James McBride to Speak at Rider University’s Lawrenceville Campus
Author, musician and screenwriter James McBride to speak on November 18, 2009.
Author, musician and screenwriter James McBride will share excerpts from his work during a public reading at Rider University’s Lawrenceville campus on Wednesday, November 18.
The event is part of the Rider University’s Educational Opportunity Program Distinguished Writers Series and will begin at 7 p.m. in the Bart Luedeke Center Theater.
McBride’s landmark memoir, The Color of Water, is considered an American classic and is read in schools and universities across the United States. His debut novel, Miracle at St. Anna, was made into a major motion picture directed by American film icon Spike Lee. His newest novel, Song Yet Sung, was released in paperback in January 2009.
McBride is a former staff writer for The Boston Globe, People Magazine and The Washington Post. His work has appeared in Essence, Rolling Stone and The New York Times. His April 2007 National Geographic story entitled “Hip Hop Planet” is considered a respected treatise on African-American music and culture.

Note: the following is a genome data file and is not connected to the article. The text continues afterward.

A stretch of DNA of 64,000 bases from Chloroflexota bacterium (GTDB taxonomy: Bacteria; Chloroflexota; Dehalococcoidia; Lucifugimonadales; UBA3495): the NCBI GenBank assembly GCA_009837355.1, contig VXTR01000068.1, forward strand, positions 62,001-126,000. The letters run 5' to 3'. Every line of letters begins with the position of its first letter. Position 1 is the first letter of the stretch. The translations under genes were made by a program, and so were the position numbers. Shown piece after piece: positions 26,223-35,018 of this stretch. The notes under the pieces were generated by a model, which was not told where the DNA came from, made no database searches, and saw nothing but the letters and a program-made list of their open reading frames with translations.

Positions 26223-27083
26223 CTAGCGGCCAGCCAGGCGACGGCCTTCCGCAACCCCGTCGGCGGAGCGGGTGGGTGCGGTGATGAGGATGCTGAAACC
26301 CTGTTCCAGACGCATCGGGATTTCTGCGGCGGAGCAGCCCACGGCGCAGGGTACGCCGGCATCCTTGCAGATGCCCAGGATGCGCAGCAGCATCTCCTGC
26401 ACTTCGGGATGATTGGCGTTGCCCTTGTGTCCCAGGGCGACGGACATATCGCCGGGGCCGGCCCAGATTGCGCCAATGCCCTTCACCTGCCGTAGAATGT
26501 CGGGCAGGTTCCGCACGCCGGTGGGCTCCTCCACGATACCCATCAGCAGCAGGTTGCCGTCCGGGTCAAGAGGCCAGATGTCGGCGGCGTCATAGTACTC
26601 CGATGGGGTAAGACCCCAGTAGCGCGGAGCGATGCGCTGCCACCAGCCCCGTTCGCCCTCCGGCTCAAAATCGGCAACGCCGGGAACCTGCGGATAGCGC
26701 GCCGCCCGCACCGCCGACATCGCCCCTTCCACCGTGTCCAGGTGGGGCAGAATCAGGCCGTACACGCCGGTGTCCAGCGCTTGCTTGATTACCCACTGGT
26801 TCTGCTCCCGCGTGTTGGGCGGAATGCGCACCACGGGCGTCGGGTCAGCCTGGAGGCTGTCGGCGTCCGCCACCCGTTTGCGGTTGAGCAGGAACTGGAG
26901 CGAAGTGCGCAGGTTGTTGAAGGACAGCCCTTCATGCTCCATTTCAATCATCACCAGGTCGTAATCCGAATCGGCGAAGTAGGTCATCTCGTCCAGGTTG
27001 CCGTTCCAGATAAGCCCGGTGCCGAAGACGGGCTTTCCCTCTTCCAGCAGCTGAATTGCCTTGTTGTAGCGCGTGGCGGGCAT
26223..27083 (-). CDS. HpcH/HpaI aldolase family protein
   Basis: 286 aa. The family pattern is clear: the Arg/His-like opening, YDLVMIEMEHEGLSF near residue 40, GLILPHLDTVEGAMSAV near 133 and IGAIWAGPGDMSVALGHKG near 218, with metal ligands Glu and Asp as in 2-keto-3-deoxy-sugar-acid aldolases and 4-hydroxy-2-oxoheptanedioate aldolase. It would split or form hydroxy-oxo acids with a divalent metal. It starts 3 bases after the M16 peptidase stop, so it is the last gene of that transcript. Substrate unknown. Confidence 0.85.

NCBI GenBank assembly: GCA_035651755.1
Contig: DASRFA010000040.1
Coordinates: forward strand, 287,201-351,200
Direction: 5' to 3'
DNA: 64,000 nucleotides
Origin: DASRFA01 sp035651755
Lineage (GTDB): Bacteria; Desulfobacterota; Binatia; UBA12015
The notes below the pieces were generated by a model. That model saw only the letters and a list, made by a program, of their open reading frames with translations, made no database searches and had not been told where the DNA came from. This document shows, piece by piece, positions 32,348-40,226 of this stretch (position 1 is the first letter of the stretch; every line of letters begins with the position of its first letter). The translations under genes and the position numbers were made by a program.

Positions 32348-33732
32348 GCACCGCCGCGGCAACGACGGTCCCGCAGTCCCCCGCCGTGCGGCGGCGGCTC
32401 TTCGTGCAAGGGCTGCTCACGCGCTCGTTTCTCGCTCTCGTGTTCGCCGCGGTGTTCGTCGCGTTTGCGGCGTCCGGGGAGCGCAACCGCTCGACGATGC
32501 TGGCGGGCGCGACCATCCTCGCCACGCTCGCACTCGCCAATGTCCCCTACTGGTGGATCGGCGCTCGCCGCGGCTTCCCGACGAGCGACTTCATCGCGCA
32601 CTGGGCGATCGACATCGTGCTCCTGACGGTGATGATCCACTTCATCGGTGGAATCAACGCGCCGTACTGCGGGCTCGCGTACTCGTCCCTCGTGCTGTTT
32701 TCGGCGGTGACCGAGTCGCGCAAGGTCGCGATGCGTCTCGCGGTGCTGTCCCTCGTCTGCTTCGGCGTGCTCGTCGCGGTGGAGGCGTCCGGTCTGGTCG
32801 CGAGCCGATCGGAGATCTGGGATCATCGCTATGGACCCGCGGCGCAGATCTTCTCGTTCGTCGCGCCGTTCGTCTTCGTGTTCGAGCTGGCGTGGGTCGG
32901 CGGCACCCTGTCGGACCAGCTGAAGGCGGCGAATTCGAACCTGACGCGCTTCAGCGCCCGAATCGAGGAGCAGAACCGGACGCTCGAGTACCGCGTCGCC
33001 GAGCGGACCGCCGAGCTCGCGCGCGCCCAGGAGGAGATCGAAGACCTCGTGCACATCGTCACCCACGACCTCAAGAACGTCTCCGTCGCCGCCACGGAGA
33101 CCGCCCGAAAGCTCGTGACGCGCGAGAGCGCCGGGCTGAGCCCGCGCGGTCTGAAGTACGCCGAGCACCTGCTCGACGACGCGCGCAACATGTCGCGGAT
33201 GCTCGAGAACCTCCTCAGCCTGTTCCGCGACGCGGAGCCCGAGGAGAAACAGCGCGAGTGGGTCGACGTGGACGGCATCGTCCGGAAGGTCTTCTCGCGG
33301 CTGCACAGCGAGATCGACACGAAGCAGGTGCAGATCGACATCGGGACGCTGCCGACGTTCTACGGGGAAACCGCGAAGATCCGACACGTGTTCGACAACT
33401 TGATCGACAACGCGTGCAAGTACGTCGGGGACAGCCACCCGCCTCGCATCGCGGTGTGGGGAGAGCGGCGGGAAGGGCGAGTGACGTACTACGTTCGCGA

A saxophonist, McBride also tours with his six-piece jazz/R&B band, and has served as a sideman with jazz legend Jimmy Scott among others. He has written songs for Anita Baker, Grover Washington Jr. and Gary Burton.
McBride is a native New Yorker and a graduate of New York City public schools. He studied composition at The Oberlin Conservatory of Music in Ohio and received his master’s degree in Journalism from Columbia University in New York at age 22. McBride holds several honorary doctorates and is currently a Distinguished Writer in Residence at New York University. He is married with three children.
This year, marks the ninth annual EOP Distinguished Writers Series. Past guests have included Junot Diaz, a Pulitzer Prize winner; Ernest Gaines, a Pulitzer Prize nominee; Derek Walcott, 1992 Nobel Prize winner in literature; Edwidge Danticat, an American Book winner; and Amiri Baraka, former state poet laureate. Each summer, EOP students in English composition classes read a featured writer’s work and write critiques. Students selected for writing the best papers will be able to share their essays during an earlier session with McBride.